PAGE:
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We live in a time of information abundance, which far too many of us see as information overload. With the sum total of human knowledge, past and present, at our fingertips, we’re faced with a crisis of attention: which ideas should we engage with, and why? Big Think is an evolving roadmap to the best thinking on the planet — the ideas that can help you think flexibly and act decisively in a multivariate world.

A word about Big Ideas and Themes — The architecture of Big Think

Big ideas are lenses for envisioning the future. Every article and video on bigthink.com and on our learning platforms is based on an emerging “big idea” that is significant, widely relevant, and actionable. We’re sifting the noise for the questions and insights that have the power to change all of our lives, for decades to come. For example, reverse-engineering is a big idea in that the concept is increasingly useful across multiple disciplines, from education to nanotechnology.

Themes are the seven broad umbrellas under which we organize the hundreds of big ideas that populate Big Think. They include New World Order, Earth and Beyond, 21st Century Living, Going Mental, Extreme Biology, Power and Influence, and Inventing the Future.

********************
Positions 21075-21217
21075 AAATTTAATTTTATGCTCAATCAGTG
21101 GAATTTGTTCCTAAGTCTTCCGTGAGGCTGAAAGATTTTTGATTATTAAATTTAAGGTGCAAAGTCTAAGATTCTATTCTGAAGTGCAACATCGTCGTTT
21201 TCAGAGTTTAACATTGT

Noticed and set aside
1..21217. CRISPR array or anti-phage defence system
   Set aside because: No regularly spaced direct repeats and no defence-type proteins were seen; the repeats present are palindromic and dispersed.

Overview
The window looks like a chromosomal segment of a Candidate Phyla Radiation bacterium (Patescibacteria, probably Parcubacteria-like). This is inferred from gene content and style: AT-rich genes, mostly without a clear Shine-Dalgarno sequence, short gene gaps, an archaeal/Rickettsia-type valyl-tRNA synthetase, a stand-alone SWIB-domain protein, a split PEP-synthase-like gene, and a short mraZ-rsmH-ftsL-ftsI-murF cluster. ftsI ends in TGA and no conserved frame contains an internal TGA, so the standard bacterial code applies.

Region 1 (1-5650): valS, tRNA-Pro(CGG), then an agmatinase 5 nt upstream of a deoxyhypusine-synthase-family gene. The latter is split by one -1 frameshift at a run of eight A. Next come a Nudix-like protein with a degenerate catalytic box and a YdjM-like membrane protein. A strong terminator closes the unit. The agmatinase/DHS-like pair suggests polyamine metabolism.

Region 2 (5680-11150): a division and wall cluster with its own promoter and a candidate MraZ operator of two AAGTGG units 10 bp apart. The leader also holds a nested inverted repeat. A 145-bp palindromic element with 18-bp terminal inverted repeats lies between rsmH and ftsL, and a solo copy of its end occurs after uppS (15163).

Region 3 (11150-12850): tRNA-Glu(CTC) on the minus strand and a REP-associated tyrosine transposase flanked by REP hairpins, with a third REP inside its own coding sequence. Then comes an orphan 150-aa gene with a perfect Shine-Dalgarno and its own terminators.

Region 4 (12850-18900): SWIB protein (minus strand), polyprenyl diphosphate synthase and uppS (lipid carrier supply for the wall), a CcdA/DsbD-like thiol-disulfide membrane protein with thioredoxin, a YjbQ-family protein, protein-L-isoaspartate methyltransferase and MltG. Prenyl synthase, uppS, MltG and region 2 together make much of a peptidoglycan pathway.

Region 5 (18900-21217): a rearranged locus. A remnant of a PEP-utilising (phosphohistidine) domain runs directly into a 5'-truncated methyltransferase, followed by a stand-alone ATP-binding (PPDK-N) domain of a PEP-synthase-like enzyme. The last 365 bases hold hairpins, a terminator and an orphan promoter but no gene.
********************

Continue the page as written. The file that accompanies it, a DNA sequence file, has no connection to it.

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Debunking "Keep Calm": How a Little Anxiety Helps You Perform

May 28, 2014, 10:23 AM

What's the Latest?

If you have an upcoming interview or presentation in front of your colleagues, the best advice is not to "keep calm and carry on," despite popular wisdom. Harvard business researchers say that stoking your anxiety can create an infectious enthusiasm among your audience. In fact, anxiety and excitement amount to the similar emotional states. "Both emotions are high-arousal, signaled by a racing heart, sweaty palms, and high levels of the stress hormone cortisol." Studies show that people perform better when they assign those sensations a positive meaning, calling them "excitement," rather than "stress" or "anxiety."

What's the Big Idea?

In an experiment conducted by social scientist Alison Wood Brooks, assistant professor of business administration at Harvard Business School, individuals were asked to perform a "high-stress" activity like singing karaoke, giving a speech, or completing a difficult math problem. Participants who were instructed to read instructions on how to get excited before doing their task performed better than those who said they were feeling calm or anxious. "In the public-speaking experiment, independent judges found that excited people seemed more persuasive, competent, persistent, and confident."

Read more at Harvard Magazine


Debunking "Keep Calm": How ...

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